All About Jazz needs your help and we have a deal. Pay $20 and we'll hide those six pesky Google ads that appear on every page, plus this box and the slideout box on the right for a full year! You'll also fund website expansion.
This compilation provides a summary of Rosemary Clooney’s singing career. Intended to serve as a companion piece for her Doubleday autobiography Girl Singer: An Autobiography which was be released last month, the 2-CD set is organized into two logical volumes. Disc one begins with a 1946 radio session with Tony Pastor and concludes with a 1961 studio session with Nelson Riddle and his orchestra. Disc two is an overview of her Concord Records years up to the present.
Rosemary Clooney’s walk through history is like a radio that plays snapshots of the Twentieth Century. Turn the dial and, instead of changing the station, you’re changing the decade. With her sister Betty, "Sisters" recalls the pure harmony and clear articulation Clooney has always espoused. "Blue Rose" was only recently reissued on CD and offers the singer’s warm wordless vocal style alongside the Duke Ellington Orchestra (recorded separately but mixed with superb results). "Come On-A My House" was Clooney’s first single, and it represents an unforgettable chapter in pop vocal music history. Similarly, "Mambo Italiano" captures the lively charm and fresh attitude so often brought forward in Clooney’s singing career. My favorite is "Route 66," where she works hand in hand with Warren Vaché and Scott Hamilton. Which aspect of Rosemary Clooney’s career is your favorite?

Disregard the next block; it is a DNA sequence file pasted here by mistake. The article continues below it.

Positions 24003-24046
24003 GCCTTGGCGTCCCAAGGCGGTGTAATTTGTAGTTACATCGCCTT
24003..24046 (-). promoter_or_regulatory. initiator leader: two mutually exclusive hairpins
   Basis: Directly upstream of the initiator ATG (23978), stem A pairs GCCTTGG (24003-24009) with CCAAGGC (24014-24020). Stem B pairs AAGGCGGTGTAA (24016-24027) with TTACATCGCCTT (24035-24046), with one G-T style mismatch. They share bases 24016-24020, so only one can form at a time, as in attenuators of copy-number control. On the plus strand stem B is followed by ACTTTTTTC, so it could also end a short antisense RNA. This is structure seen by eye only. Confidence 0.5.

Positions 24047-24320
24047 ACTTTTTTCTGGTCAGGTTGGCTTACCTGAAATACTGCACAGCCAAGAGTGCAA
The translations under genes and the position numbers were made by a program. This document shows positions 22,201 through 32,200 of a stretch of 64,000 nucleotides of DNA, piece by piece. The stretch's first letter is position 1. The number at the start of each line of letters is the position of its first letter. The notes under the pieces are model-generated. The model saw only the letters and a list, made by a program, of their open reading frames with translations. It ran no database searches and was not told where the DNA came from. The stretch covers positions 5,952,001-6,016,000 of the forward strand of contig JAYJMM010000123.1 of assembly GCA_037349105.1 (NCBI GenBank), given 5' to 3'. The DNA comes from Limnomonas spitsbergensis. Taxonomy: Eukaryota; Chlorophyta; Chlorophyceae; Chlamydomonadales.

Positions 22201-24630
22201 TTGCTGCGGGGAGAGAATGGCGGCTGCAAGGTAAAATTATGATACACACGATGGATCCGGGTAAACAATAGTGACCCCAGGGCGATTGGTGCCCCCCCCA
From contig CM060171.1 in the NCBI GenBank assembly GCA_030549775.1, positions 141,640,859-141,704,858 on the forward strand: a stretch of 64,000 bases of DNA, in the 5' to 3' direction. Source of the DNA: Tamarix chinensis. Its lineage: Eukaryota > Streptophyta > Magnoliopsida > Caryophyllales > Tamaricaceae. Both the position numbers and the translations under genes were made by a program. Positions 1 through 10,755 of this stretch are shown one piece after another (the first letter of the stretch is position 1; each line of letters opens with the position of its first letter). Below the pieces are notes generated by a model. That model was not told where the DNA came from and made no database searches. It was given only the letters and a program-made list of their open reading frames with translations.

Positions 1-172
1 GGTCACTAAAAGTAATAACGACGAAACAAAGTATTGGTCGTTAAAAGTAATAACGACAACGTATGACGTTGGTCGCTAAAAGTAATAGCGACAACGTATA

Track Listing: Sooner Or Later; Bargain Day; Peach Tree Street; Beautiful Brown Eyes; Come On-A My House; Tenderly; Count Your Blessings Instead Of Sheep; Hey There; You
I love jazz because anything is possible; it has few rules and the best jazz breaks those ones. I prefer free improv because it doesn't really have any rules at all.
I was first exposed to jazz in my teens (in the late sixties).
The first jazz record I bought was Filles de Kilimanjaro by Miles Davis, shortly followed by Extrapolation by John McLaughlin.
My advice to new listeners is to listen as widely as possible and not to make snap judgments--stick with it.